Wu-Tang 25: Quarter Century of Shaolin is a year-long series celebrating the 25th Anniversary of the Wu-Tang Clan’s Enter The Wu-Tang (36 Chambers).
So, what’s next?
Going forward, what, possibly, is in store for the Wu?
For one, a full-fledged Wu-Tang Clan album. I’ve harped on the fact that U-God wasn’t on The Saga Continues, and I do hope that if there is another group album that his voice be a part of it as well. It’s important for a few reasons. Hip-hop as a genre is still young, so there are still milestones that the culture has to reach. One of those milestones is having a hip-hop crew be canonized. Of course, the Wu-Tang Clan have been deemed important and will forever be a cornerstone. I look at other genres, and I see how active, and how their legacy bands are still involved. Led Zeppelin, or The Who, for example are still together and actively touring. The Wu can be our first rap group or crew to achieve that. Yes, they have their solo careers and do shows with one another, but the idea of the Wu doing an official tour excites me. Unfortunately, ODB won’t be able to join (they can bring out the hologram again), but for a tour like that to happen, a new album with the entire crew is necessary.
That potential of a tour is important for another reason. We need to show them we appreciate them while they are with us. This fact really came into focus for me this year, when Mac Miller passed away at 26 years old. Of course they know we love them and appreciate how they meaningful they have made our lives, but that shouldn’t stop us from continuing to tell them we love them. It’s human to wonder what impact we have on each other, and to the world. Even when they already know, why should we stop showing them? Let’s celebrate them while we still have them.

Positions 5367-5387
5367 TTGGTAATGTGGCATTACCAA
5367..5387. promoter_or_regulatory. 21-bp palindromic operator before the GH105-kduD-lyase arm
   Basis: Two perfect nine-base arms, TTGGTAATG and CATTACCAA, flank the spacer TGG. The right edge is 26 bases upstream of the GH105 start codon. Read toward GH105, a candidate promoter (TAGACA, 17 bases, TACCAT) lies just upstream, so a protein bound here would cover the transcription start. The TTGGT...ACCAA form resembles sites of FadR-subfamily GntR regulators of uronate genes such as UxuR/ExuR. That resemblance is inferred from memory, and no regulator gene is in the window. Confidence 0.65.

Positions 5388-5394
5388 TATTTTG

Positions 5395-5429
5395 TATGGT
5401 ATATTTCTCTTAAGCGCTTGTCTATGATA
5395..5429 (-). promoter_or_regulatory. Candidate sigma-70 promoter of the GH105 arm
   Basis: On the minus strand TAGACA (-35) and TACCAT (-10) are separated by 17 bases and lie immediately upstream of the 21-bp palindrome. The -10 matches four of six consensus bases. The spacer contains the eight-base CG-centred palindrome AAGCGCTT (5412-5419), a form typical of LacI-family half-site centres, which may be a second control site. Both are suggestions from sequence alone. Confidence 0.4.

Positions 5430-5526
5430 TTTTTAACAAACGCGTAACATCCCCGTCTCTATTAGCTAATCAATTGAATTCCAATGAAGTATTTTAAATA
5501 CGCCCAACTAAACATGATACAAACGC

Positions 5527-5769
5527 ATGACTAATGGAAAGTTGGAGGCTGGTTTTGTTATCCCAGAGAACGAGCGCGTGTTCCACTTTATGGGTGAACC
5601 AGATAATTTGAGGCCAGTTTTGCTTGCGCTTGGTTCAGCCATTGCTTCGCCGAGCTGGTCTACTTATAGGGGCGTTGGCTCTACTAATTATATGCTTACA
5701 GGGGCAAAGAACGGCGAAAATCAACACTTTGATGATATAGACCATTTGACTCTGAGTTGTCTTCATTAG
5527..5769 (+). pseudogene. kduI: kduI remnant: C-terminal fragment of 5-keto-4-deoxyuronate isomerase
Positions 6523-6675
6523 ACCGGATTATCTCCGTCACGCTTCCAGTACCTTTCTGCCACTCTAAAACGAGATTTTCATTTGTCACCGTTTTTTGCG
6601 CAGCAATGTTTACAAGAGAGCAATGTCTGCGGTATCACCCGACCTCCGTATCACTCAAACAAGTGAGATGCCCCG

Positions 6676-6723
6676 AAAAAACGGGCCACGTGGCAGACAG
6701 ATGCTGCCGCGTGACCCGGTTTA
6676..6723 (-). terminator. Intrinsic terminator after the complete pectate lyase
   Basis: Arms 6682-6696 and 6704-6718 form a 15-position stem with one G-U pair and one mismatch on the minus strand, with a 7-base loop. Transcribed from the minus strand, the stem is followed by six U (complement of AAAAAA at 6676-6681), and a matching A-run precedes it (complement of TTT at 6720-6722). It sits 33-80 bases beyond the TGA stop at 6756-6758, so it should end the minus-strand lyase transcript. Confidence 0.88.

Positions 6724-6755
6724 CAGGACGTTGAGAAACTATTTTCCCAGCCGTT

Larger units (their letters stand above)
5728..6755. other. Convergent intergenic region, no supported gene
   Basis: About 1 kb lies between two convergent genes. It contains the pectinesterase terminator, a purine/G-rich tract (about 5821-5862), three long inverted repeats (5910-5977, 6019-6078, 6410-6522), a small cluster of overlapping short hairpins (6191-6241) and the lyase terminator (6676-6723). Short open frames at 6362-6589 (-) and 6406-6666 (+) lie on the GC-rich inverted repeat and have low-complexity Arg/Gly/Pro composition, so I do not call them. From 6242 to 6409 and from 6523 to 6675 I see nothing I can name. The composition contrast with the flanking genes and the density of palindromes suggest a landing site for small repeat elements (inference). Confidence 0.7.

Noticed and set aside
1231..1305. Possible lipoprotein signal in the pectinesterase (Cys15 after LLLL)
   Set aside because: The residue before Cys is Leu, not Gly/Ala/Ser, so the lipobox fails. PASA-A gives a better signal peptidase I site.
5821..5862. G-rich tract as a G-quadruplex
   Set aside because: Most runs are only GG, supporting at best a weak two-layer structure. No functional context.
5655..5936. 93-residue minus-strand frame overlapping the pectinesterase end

That’s why I decided to take it upon myself to spend a whole year on the Wu. Not only to celebrate 36 Chambers, not only to revisit one of the most influential forces in my life, but also to say thanks.
When I began taking hip-hop seriously and becoming a student of it, Wu-Tang was the first rap act I cut my teeth on. They energized me to analyze lyrics, listen to the beats, and encouraged me to examine the context of hip-hop and why the culture has not only remained relevant, but understand why it’s now one of the biggest influences in the world today. Frankly, I don’t know if I would be writing at Selective Hearing (or at all) if it wasn’t for the Wu.
On behalf of myself and everyone else that has uttered Wu-Tang proudly, I say thank you.